Canada and Brazil are in a diplomatic stand-off over accusations by Brazilian President Dilma Rousseff that Ottawa attempted to steal state secrets in 2012 from Brazil's mining and energy ministry.
Ms Rousseff said in a tweet, "The espionage infringes on the sovereignty of nations and the privacy of individuals and enterprises ... It is unacceptable among countries that claim to be partners. We reject the cyberwar."
Following the accusation, Brazilian Foreign Minister Luiz Alberto Figueredo summoned on Monday Canadian Ambassador Jamal Khokhar to explain the actions of Canada's Communications Security Establishment Canada.
However, Canada could not afford to ignore Brazil's accusation since at least 40 Canadian mining firms are in Brazil and control billions of dollars in assets.
Details of the spying were broadcast on Sunday night on Brazil's Globo network, providing details of phone calls and emails from the ministry. It was based on documents leaked by former National Security Agency contractor Edward Snowden.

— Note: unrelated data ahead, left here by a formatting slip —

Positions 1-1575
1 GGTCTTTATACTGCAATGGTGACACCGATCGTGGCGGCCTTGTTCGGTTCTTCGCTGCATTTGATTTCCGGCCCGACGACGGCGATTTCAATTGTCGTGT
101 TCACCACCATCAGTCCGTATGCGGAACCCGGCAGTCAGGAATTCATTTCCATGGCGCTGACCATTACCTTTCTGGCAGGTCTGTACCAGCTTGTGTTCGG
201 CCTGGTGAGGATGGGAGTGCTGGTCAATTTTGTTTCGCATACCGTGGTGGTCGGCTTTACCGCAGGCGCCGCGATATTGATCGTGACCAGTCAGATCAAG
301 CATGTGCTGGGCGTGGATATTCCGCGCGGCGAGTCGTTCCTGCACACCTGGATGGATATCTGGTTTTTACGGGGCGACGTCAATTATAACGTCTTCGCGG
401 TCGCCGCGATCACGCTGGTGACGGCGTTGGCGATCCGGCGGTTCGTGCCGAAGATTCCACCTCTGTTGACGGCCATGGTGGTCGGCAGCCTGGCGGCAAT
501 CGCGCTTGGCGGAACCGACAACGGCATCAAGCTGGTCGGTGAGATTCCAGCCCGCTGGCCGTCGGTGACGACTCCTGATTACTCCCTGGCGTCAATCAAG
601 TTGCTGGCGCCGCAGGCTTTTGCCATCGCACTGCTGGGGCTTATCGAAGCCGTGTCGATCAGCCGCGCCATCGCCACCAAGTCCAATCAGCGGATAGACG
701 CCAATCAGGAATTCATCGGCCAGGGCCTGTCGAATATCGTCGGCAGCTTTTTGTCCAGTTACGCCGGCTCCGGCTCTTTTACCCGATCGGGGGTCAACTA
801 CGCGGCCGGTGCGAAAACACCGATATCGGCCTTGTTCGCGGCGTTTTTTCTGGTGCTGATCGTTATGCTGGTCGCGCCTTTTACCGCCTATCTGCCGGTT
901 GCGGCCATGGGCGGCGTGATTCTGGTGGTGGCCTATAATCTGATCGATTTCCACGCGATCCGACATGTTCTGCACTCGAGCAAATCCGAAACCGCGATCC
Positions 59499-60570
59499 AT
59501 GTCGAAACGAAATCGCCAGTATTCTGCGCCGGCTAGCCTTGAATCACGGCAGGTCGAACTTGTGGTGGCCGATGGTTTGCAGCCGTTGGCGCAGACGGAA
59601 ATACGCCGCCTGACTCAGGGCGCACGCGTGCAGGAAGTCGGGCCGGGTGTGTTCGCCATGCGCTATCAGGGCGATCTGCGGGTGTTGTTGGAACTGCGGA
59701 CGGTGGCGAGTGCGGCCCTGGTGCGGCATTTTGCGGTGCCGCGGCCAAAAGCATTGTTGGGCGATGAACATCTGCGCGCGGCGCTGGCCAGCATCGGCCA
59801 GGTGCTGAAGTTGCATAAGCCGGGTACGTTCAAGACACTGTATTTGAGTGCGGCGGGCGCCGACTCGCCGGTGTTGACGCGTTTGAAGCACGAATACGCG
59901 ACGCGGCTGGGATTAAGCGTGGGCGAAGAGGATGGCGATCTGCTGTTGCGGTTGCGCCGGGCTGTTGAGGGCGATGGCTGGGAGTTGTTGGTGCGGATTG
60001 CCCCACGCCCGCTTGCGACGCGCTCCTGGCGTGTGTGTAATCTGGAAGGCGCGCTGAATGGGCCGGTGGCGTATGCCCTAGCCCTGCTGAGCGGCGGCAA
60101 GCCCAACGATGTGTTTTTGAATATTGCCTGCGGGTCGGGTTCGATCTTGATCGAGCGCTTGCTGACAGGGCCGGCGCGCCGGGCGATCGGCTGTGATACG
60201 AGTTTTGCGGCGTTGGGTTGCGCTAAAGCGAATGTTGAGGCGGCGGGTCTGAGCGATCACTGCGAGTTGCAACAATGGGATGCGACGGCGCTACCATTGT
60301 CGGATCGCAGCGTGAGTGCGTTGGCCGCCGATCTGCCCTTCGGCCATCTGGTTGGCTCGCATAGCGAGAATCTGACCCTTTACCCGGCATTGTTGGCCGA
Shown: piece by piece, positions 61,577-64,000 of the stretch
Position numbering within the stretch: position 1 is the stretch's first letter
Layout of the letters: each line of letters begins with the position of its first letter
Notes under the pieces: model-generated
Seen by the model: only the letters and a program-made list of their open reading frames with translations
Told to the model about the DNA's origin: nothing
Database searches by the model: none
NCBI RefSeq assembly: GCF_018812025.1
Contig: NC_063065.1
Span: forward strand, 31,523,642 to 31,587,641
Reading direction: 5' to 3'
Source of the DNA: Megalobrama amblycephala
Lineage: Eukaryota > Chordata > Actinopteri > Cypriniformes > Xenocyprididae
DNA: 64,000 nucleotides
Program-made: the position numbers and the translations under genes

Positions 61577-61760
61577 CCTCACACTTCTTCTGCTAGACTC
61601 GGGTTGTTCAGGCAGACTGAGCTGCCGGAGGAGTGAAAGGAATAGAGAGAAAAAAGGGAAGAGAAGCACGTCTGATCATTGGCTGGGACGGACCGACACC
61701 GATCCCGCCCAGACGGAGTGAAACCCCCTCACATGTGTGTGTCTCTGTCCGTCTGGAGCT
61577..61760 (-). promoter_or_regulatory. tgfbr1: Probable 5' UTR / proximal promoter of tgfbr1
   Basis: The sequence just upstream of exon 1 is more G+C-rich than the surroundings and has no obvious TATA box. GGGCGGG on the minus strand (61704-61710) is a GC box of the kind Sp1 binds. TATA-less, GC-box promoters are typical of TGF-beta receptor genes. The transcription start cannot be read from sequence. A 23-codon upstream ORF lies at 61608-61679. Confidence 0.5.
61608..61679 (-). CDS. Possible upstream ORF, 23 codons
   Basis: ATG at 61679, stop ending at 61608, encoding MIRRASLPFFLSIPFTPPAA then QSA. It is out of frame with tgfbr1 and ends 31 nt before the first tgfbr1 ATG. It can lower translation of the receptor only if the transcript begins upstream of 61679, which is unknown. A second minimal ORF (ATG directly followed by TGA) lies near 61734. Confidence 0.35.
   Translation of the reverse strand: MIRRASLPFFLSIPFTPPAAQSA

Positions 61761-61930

Classified presentation slides presented by Mr Snowden in June described the operation called Olympia that involved the capabilities of CSEC in slides involving communications among Brazil, Peru, Ecuador, Venezuela, Britain, Poland and Singapore.
On reports of Brazil's accusation, Canadian Prime Minister Stephen Harper, who is attending the APEC Conference in Bali, Indonesia, said he is very concerned about the report and Canadian officials are reaching out very proactively to their Brazilian counterparts.
Ray Boisvert, director general of counter terrorism of the Canadian Security Intelligence Service, said, quoted by the National Post, "Like any crime drama, you look for capability and intent. Could CSEC do Brazil? Of course, it has significant capability to collect intelligence in the national interest. But on motive, you come up way short. If it was Iran, nobody would be surprised. But this is Brazil. I'm really short on motive."
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